North Carolina retiree health insurance case not resolved by superior court | National Associated Press

RALEIGH, NC (AP) — A decade-long legal fight over whether retired government workers were harmed when North Carolina stopped offering them a more generous level of premium-free health insurance remained unresolved after Friday’s ruling from the state Supreme Court.

Most of the justices agreed that former state employees and teachers had a “constitutionally protected vested right” to remain in a government insurance plan in which retirees paid 20% of their coinsurance without paying any premium, or an equivalent plan. That no-premium “80/20” option was no longer offered in September 2011, as state legislators and plan leaders sought to close the spending shortfall.

“These retirees reasonably relied on the promise of this benefit when choosing to accept employment with the state. They are entitled to the benefit of their treatment,” Associate Justice Anita Earls wrote in the majority opinion.

But Earls said it’s unclear whether that right has been affected to the point that former workers need monetary damages. And that could be offset if any harm served a “legitimate public purpose,” such as the legislature or the State Health Plan seeking to rein in rising health care costs paid for with taxpayer dollars, he wrote.

The case will now be returned to a trial judge who had initially sided with a legal retiree class of 220,000 former state employees and teachers, but that judges said went too far.

Earls acknowledged that legal parties may now have to present complicated and competing health care and money calculations to the judge, who will gather the facts to decide whether retirees were truly harmed and should receive compensation. That could include assessing whether the options provided to retirees after 2011 were substantially more or less valuable than what retirees could get when they qualified for health benefits, and if so, by how much. The State Health Plan could win the case by showing that the plans offered now are more valuable.

Although today’s retirees must pay relatively small monthly premiums for individual coverage under the “80/20” plan, premium-free benefits remain under the 30% coinsurance and Medicare Advantage plans. State Treasurer Dale Folwell, whose office oversees the state Health Plan, said in 2017 that premium refunds of more than $100 million were possible if the courts sided with retirees.

The dispute “raises issues of profound importance to the hundreds of thousands of dedicated public employees who have dedicated their lives to serving their fellow North Carolinians, often for less immediate compensation than they would have had in the private sector,” he wrote. Earl’s.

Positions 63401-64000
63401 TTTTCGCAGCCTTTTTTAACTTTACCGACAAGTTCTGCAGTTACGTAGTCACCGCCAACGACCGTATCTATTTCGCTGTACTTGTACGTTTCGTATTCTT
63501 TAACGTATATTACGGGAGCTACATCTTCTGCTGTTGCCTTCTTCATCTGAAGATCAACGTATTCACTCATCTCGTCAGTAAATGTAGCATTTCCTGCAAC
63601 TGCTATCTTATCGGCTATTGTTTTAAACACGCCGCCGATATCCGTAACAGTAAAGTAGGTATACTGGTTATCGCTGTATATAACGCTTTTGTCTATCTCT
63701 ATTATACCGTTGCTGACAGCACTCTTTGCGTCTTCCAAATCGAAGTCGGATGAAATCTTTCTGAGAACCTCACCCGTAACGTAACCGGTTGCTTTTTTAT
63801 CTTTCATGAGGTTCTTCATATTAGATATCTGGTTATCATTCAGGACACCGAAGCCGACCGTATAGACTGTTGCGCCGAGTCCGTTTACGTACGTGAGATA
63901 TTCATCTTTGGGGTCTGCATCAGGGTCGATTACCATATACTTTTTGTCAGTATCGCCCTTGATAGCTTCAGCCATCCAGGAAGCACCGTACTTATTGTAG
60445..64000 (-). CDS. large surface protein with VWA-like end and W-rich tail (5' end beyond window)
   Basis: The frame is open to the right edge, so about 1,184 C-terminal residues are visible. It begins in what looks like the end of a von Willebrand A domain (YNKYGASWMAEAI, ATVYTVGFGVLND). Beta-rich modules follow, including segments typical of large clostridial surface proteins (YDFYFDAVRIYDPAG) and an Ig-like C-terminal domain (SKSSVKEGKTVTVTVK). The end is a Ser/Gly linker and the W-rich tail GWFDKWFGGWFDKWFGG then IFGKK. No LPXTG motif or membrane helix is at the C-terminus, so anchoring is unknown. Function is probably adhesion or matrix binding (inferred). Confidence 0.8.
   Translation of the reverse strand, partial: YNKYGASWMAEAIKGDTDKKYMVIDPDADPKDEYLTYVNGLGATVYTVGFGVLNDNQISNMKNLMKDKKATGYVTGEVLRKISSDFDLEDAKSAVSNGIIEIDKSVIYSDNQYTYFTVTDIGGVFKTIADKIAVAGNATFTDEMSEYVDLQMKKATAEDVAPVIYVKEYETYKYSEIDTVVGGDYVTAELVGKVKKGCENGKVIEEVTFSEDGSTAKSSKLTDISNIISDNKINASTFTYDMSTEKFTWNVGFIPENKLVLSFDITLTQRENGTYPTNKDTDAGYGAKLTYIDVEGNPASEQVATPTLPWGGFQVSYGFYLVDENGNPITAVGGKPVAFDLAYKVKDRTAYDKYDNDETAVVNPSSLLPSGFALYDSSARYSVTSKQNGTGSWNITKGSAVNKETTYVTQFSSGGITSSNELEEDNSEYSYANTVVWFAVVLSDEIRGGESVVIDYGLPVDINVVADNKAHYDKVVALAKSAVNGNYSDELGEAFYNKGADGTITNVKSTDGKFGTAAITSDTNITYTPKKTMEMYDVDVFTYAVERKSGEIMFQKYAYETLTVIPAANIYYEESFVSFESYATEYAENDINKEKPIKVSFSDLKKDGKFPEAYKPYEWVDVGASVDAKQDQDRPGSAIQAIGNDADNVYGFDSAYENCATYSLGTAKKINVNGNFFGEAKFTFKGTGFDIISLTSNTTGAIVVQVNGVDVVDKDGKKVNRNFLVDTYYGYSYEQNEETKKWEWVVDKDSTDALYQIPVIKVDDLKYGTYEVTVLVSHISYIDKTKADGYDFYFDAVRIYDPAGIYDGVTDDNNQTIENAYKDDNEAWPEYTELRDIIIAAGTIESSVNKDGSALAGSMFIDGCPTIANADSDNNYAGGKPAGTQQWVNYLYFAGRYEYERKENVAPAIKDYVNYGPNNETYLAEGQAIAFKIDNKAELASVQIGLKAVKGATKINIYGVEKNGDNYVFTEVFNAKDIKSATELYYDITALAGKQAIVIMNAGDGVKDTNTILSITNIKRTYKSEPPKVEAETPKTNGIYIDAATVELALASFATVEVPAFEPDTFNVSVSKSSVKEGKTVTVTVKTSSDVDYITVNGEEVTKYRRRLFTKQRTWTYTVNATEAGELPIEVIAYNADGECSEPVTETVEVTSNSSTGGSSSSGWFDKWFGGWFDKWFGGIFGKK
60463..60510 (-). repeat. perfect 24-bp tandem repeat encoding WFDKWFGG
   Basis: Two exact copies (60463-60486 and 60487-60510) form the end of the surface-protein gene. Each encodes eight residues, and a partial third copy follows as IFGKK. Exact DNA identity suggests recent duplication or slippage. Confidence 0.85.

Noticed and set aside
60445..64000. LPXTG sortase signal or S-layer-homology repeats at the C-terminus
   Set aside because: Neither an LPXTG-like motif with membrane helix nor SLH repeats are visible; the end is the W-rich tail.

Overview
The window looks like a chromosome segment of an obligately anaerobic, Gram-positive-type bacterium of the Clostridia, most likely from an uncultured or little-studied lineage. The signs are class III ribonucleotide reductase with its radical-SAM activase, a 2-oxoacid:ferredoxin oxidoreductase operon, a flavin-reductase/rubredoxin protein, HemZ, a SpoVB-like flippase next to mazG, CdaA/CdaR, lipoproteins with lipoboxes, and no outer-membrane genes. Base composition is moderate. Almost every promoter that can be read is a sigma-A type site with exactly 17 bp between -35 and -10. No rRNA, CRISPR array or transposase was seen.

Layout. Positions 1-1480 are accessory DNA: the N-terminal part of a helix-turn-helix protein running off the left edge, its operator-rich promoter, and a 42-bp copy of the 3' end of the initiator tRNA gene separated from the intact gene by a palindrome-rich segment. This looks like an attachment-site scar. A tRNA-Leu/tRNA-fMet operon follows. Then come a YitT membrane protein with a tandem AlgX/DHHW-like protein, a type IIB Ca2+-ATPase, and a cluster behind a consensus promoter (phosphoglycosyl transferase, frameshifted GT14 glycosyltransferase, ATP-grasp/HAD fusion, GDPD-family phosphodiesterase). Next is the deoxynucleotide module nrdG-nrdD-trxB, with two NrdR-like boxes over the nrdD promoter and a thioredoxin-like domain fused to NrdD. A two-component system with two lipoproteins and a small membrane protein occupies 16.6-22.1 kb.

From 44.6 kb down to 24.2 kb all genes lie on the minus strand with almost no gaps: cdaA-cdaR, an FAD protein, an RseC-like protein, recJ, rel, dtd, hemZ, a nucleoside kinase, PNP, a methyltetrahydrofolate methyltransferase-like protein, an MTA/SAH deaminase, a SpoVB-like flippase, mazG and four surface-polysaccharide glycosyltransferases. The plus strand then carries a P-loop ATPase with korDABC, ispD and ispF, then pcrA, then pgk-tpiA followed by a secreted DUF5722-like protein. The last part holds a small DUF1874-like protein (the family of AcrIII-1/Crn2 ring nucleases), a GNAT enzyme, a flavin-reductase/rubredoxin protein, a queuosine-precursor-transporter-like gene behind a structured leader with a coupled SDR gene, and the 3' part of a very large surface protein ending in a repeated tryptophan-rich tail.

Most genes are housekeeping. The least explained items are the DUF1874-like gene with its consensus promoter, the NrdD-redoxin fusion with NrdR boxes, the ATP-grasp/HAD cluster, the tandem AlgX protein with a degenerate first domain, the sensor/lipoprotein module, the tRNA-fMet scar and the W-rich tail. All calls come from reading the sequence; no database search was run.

Three other judges sided with Earls in overturning parts of a 2019 ruling by a panel of the state Court of Appeals which found that there was no contractual obligation to offer that level of benefits without premiums. Judges had contrasted them with public pension benefits, which courts have ruled to be contractual. While participation in the pension system is mandatory, the health insurance program is voluntary.

But rulings in other cases show that treating an employee benefit as a contractual right doesn’t depend on how much it resembles a pension, Earls wrote. The General Assembly first authorized premium-free benefits in 1981. Evidence from retirees, including plan booklets for workers, led them to believe they could rely on retirement health insurance coverage for life, according to the opinion of the majority.

Associate Justice Tamara Barringer, writing a separate opinion also agreed to by Associate Justice Phil Berger Jr., said a trial judge should also have been ordered to decide whether there is any contractual obligation to retirees.

“There is still work to be done in trial court to conclude the case, but this is a major victory for the constitutional and contractual rights of state retirees,” Michael Carpenter and Sam McGee, attorneys for the plaintiffs, said in a statement. Attorney General Josh Stein’s office, whose attorneys are representing the state and state agencies in the case, did not respond Friday about the ruling, a spokesman said.

Retired employees led by retired Chief Justice Beverly Lake Jr. sued the State Health Plan and retirement plans in 2012. Lake died about six months after the Court of Appeals ruling.

Chief Justice Paul Newby was not involved in either Friday’s ruling or oral arguments in October. No reason was given for why he was recused. But he was one of five judges listed in a January 2021 order with living or deceased family members who were once state workers or teachers, raising questions about conflicts of interest that were resolved months later.

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